6.30.2014

Reflections on LOOKbetween 2014

From the series "Nigeria Ever After" © Glenna Gordon 

Post by Jessica Hubbard Marr 

Since 2006, the LOOK3 Festival of the Photograph has brought some of the best international photography practitioners, educators and industry professionals to Charlottesville, Virginia where "[the festival] transforms the historic pedestrian center into a public arts experience."1 The festival runs three consecutive years, followed by a fourth year in which it hosts the innovative and dynamic mentoring event, LOOKbetween2, that brings together some of the world's emerging photographic talents.

Out of the 75 participants, 22 countries outside the United States were represented. Among them: Australia, Austria, Bangladesh, Canada, China, Hong Kong, Italy, Poland, Slovenia, Russia, Tanzania, UK, and Yemen. Edwin J. Torres, a New York-based documentary photographer reflected: "LOOKbetween was an amazing experience because it allowed me to connect and have a dialogue with great photographers of my generation. It showed that we were in this industry together and not as competitors."

This sense of collaboration was fostered through workshops with practitioners and industry professionals such as David Alan Harvey of Magnum and the publisher of Burn Magazine; Megan Dhaliwal, photojournalist and Multimedia Projects Coordinator at the Pulitzer Center; and Paula Kupfer, managing editor at Aperture magazine, among many others.

The evenings closed with projections featuring work from each photographer, most of the projects on-going. There was a significant range of photographic work, from photojournalism to documentary to fictional/personal narratives. Pete Pin, a documentary photographer based in New York, reflected on the significance of sharing the work, stating  "Most importantly, it exposed me to new photographers and bodies of work that will continue to inspire me in the years ahead."

From the series "The Cost of Fashion" © Ismail Ferdous


From the series "The Cost of Fashion" © Ismail Ferdous

The young Bangladeshi documentary photographer Ismail Ferdous utilized the multi-media format3 of the projections to present his powerful series, The Cost of Fashion. Ferdous' documentation of the April 24, 2013 collapse of Rana Plaza in Dhaka, where 1,135 people lost their lives working for 38 cents an hour4, brought to worldwide attention the horrific working conditions, most often in the name of Western consumption. His haunting image of a deceased couple embracing beneath the rubble of the collapsed factory resonated worldwide and has since become an iconic image, not only of the event, but also for the struggle for human rights today and that of exemplary documentary photography. Ferdous, along with Nathan Fitch, continues to advocate these human rights issues through the campaign, Cost of Fashion, in order to bring fair compensation to the families of those killed and/or injured during the Rana Plaza collapse.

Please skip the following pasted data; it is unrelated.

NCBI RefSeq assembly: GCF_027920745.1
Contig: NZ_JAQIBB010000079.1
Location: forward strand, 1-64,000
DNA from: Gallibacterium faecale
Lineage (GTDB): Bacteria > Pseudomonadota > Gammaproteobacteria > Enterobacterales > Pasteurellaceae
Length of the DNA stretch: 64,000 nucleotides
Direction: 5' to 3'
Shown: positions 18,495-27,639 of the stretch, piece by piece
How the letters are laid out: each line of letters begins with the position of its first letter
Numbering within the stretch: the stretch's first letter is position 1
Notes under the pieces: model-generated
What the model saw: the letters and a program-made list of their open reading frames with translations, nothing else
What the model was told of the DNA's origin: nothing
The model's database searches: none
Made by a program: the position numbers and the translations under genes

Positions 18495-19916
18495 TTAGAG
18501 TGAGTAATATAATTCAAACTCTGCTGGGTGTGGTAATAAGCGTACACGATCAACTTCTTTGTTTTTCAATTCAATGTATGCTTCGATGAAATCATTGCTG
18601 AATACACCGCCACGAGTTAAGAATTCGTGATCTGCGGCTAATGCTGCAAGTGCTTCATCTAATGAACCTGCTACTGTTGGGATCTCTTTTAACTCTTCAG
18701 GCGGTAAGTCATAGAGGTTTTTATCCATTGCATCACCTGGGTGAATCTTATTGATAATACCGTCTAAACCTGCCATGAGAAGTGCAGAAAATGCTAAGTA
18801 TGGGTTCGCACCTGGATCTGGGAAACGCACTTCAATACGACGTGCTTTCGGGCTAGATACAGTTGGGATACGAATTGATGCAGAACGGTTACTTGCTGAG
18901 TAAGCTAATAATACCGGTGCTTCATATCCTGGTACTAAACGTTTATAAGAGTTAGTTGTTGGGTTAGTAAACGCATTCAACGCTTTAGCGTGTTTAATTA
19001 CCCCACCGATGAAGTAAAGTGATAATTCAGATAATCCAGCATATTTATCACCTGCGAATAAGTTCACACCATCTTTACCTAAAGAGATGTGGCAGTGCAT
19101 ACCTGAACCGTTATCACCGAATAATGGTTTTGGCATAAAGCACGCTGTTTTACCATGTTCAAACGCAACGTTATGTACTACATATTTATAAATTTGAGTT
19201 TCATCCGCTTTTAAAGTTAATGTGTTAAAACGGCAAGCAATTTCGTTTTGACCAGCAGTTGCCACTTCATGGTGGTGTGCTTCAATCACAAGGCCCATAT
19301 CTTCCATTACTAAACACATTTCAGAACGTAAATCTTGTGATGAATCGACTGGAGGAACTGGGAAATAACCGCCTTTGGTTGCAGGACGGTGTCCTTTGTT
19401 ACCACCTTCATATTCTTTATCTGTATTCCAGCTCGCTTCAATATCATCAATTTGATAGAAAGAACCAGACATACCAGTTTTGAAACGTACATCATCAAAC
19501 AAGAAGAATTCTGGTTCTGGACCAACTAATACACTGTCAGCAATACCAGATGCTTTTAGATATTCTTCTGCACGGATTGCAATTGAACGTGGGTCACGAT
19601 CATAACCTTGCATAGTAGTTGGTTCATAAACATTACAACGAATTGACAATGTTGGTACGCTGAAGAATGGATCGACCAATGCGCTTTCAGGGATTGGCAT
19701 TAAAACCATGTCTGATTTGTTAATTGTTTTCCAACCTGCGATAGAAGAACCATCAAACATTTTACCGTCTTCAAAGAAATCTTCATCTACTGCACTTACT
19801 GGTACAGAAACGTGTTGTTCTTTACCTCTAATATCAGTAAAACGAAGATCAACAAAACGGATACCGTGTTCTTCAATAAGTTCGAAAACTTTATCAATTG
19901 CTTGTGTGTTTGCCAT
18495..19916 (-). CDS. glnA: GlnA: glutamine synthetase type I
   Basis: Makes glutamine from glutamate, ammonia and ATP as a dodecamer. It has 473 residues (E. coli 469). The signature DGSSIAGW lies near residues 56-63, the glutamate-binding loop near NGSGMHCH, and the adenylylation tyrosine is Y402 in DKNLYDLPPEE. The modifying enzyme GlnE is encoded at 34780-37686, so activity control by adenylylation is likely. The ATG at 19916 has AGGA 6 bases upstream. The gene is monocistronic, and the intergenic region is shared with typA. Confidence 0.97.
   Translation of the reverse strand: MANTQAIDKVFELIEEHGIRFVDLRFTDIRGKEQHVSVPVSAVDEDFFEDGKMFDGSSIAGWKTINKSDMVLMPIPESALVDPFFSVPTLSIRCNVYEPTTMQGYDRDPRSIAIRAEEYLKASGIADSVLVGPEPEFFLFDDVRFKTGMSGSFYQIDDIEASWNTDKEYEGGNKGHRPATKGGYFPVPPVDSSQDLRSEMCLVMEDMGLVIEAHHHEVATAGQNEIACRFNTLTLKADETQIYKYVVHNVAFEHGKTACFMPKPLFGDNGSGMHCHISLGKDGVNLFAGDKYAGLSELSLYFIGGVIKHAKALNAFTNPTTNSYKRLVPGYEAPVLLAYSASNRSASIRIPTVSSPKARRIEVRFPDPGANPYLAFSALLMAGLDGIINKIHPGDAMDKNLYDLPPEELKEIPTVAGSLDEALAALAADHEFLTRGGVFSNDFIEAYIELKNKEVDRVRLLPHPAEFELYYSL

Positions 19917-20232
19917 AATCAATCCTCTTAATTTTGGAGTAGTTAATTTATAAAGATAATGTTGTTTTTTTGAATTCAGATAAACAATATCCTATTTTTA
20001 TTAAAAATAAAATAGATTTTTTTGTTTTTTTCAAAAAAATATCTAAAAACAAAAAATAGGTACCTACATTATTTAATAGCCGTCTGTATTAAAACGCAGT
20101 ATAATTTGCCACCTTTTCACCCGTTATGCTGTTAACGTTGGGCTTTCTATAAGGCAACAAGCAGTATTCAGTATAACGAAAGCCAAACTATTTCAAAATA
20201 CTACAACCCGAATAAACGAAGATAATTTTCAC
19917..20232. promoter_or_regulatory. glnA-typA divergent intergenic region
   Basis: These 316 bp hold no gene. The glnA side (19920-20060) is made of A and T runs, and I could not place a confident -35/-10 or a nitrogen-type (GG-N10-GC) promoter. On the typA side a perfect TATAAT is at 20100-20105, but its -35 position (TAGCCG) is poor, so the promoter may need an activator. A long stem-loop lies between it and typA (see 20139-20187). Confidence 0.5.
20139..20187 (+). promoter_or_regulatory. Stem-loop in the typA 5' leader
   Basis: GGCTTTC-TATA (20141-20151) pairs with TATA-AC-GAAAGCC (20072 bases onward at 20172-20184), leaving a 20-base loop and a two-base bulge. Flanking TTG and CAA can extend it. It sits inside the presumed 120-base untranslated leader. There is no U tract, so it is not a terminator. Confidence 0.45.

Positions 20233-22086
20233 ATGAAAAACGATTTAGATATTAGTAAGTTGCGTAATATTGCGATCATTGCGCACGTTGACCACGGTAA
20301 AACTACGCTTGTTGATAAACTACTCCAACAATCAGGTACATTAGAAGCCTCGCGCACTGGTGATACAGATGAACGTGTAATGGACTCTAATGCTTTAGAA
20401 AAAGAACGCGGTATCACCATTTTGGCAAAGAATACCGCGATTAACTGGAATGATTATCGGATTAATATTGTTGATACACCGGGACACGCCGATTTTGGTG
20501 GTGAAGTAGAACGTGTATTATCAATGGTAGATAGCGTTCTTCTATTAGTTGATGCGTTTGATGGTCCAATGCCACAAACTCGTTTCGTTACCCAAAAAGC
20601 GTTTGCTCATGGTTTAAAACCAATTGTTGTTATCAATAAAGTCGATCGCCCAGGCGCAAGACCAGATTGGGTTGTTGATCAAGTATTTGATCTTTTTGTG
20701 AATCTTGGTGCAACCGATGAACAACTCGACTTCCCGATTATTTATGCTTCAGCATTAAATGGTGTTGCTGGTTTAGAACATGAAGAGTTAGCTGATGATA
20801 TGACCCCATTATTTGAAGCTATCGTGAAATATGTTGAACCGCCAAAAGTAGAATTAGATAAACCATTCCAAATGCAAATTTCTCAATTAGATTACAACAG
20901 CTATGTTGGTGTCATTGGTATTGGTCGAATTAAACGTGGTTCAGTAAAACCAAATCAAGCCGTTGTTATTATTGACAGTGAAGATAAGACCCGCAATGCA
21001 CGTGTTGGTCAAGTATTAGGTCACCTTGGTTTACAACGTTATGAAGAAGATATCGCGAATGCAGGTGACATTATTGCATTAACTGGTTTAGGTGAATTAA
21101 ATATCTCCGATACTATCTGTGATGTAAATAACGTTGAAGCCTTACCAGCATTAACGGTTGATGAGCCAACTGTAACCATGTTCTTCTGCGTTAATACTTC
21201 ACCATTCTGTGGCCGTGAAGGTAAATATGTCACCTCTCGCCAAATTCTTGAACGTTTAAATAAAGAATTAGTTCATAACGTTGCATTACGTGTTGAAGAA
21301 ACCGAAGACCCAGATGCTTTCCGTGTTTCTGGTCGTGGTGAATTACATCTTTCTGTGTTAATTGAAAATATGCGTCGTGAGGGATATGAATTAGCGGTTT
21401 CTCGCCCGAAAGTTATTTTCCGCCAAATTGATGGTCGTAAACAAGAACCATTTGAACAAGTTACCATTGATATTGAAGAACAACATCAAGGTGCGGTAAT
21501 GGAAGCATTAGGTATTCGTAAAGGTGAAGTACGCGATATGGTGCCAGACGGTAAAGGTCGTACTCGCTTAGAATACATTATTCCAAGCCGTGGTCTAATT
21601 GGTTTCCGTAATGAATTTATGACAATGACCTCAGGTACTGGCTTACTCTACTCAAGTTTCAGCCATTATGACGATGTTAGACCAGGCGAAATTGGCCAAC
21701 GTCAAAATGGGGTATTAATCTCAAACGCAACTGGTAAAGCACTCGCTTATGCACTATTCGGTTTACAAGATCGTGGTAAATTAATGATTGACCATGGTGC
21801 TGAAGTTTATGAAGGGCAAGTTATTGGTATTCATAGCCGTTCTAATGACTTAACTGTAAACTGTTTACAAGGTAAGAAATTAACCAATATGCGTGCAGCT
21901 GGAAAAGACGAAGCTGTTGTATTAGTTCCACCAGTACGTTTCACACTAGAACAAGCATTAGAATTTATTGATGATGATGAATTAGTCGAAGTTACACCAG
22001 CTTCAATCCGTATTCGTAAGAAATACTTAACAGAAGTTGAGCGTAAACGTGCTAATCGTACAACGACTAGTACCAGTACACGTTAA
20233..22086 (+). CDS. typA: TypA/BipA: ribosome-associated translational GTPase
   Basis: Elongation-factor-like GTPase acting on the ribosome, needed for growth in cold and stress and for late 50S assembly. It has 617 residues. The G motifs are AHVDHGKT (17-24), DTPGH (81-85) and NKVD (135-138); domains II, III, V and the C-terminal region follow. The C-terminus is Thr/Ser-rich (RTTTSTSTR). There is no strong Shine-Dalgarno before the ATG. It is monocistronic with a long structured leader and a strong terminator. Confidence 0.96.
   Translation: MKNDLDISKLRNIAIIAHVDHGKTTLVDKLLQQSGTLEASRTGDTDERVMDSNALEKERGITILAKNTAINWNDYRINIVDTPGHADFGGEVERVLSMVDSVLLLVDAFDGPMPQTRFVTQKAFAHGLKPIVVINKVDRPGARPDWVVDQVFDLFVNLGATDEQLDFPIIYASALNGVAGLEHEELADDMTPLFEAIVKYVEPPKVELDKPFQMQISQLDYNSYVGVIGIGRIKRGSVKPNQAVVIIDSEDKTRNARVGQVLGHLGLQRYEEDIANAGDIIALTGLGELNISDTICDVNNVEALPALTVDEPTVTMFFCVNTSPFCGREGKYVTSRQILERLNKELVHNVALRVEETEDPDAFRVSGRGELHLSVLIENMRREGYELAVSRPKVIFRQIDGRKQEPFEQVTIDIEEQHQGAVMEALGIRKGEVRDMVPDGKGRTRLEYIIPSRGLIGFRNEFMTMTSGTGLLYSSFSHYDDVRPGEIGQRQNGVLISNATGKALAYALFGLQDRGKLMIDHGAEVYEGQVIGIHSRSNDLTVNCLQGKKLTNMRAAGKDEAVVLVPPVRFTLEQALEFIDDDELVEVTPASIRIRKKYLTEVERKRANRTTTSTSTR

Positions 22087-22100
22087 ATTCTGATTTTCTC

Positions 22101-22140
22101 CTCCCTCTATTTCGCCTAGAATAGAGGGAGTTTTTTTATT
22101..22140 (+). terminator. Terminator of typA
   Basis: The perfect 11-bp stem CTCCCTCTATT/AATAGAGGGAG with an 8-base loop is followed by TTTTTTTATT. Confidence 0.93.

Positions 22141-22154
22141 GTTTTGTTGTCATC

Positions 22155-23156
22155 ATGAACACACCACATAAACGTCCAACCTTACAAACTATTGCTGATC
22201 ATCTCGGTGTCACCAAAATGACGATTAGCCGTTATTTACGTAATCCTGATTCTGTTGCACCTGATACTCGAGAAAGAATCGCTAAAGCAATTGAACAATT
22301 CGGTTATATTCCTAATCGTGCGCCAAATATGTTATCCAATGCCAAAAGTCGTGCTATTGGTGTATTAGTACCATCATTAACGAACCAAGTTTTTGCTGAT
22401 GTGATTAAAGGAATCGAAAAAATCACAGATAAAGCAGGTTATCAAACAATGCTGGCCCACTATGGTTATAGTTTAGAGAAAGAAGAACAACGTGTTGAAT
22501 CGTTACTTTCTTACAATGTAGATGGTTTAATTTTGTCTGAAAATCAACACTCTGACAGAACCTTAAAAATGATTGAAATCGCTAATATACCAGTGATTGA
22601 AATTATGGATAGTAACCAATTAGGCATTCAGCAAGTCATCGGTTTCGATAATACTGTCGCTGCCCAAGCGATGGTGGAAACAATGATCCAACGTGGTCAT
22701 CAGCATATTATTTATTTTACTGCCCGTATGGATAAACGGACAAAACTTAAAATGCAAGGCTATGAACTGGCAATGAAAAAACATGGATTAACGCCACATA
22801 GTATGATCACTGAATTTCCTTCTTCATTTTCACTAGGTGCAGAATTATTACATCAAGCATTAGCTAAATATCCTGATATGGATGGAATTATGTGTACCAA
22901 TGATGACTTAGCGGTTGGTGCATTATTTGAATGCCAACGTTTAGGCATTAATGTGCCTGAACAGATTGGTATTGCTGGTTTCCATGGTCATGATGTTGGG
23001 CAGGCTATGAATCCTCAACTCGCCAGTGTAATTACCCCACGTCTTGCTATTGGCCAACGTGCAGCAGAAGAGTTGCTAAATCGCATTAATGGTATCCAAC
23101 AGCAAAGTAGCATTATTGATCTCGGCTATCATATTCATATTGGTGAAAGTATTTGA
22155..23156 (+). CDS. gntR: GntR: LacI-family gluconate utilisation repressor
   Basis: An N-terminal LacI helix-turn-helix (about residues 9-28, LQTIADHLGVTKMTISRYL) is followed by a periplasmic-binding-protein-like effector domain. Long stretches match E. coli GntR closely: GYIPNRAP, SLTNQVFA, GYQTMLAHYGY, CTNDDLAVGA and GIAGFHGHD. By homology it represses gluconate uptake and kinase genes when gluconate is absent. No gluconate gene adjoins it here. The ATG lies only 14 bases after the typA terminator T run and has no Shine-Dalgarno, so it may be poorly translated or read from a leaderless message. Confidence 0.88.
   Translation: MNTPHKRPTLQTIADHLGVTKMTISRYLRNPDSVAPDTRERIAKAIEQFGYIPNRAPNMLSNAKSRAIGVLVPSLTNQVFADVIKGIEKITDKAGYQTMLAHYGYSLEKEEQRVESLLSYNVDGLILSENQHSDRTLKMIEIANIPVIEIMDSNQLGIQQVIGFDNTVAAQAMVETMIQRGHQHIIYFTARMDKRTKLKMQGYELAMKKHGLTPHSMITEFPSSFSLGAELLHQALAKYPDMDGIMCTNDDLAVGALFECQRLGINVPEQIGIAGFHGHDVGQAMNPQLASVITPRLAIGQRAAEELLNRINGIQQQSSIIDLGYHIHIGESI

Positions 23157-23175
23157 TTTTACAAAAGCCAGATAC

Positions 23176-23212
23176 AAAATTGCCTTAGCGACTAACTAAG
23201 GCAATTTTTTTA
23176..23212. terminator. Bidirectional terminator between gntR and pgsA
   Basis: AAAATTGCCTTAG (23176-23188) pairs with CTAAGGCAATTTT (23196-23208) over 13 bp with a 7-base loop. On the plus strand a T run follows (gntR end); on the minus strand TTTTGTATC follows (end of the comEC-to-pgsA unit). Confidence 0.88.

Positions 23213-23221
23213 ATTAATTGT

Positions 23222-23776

From the series "Nigeria Ever After" © Glenna Gordon 

Based between Nigeria and New York, documentary photographer Glenna Gordon presented her series, Nigeria Ever After, her photographs bringing the decadent, stylized world of Nigerian weddings into light. Gordon's imagery is immediately captivating but the photographs also serve as commentary about the disparate distribution of wealth in oil rich Nigeria. Gordon describes her series as an exploration of "what it costs to get married in Nigeria: what money can and can't buy, and the quiet moments during frenzied ceremony." Gordon continues to work in Nigeria, most recently producing the powerful series, Mass Abduction in Nigeria, in response to the 200+ missing schoolgirls from Chibok; this compelling overlap of documentary and conceptual work was featured in The New York Times blog, Lens, in May.

From the series "Guerreiras" © Adrienne Grunwald


From the series "Guerreiras" © Adrienne Grunwald

Since 2010, Adrienne Grunwald has been documenting the female football [soccer] players throughout Brazil5. Women's football was prohibited during Brazil’s military dictatorship (1964-1981), and although now permitted, the women and their sport face great challenges in the face of machismo. Entitled Guerreiras, the series explores the cultural barriers these women face. Grunwald elaborates on her project, stating: "My work seeks to document this period in a time in which female football players are stepping out onto the field, carving a space of their own, and arguably loosening the grips of a machismo football culture that has long since defined Brazil."

 From the series "Había una vez" © Manuela Marín Salcedo


 From the series "Había una vez" © Manuela Marín Salcedo